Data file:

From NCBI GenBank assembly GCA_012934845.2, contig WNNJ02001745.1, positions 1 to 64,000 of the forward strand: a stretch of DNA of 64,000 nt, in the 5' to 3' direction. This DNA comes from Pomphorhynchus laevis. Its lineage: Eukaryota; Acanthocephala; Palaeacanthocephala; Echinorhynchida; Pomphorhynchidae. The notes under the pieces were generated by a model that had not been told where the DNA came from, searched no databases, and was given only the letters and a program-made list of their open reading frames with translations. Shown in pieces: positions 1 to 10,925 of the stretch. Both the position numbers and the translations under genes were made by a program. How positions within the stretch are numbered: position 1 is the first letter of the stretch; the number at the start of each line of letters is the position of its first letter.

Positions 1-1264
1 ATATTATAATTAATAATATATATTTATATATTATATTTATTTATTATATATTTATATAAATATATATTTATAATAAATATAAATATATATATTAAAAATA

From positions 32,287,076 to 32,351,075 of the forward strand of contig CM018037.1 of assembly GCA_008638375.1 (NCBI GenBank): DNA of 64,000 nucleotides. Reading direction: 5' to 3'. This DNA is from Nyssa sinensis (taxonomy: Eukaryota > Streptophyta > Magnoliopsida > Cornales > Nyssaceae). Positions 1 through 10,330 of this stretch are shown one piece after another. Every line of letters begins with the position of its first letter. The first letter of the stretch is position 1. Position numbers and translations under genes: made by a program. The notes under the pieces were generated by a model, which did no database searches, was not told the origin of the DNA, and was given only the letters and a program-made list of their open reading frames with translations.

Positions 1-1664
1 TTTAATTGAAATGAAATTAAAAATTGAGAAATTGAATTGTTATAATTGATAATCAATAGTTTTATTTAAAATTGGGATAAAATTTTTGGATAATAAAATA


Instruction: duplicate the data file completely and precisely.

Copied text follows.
From NCBI GenBank assembly GCA_012934845.2, contig WNNJ02001745.1, positions 1 to 64,000 of the forward strand: a stretch of DNA of 64,000 nt, in the 5' to 3' direction. This DNA comes from Pomphorhynchus laevis. Its lineage: Eukaryota; Acanthocephala; Palaeacanthocephala; Echinorhynchida; Pomphorhynchidae. The notes under the pieces were generated by a model that had not been told where the DNA came from, searched no databases, and was given only the letters and a program-made list of their open reading frames with translations. Shown in pieces: positions 1 to 10,925 of the stretch. Both the position numbers and the translations under genes were made by a program. How positions within the stretch are numbered: position 1 is the first letter of the stretch; the number at the start of each line of letters is the position of its first letter.

Positions 1-1264
1 ATATTATAATTAATAATATATATTTATATATTATATTTATTTATTATATATTTATATAAATATATATTTATAATAAATATAAATATATATATTAAAAATA

From positions 32,287,076 to 32,351,075 of the forward strand of contig CM018037.1 of assembly GCA_008638375.1 (NCBI GenBank): DNA of 64,000 nucleotides. Reading direction: 5' to 3'. This DNA is from Nyssa sinensis (taxonomy: Eukaryota > Streptophyta > Magnoliopsida > Cornales > Nyssaceae). Positions 1 through 10,330 of this stretch are shown one piece after another. Every line of letters begins with the position of its first letter. The first letter of the stretch is position 1. Position numbers and translations under genes: made by a program. The notes under the pieces were generated by a model, which did no database searches, was not told the origin of the DNA, and was given only the letters and a program-made list of their open reading frames with translations.

Positions 1-1664
1 TTTAATTGAAATGAAATTAAAAATTGAGAAATTGAATTGTTATAATTGATAATCAATAGTTTTATTTAAAATTGGGATAAAATTTTTGGATAATAAAATA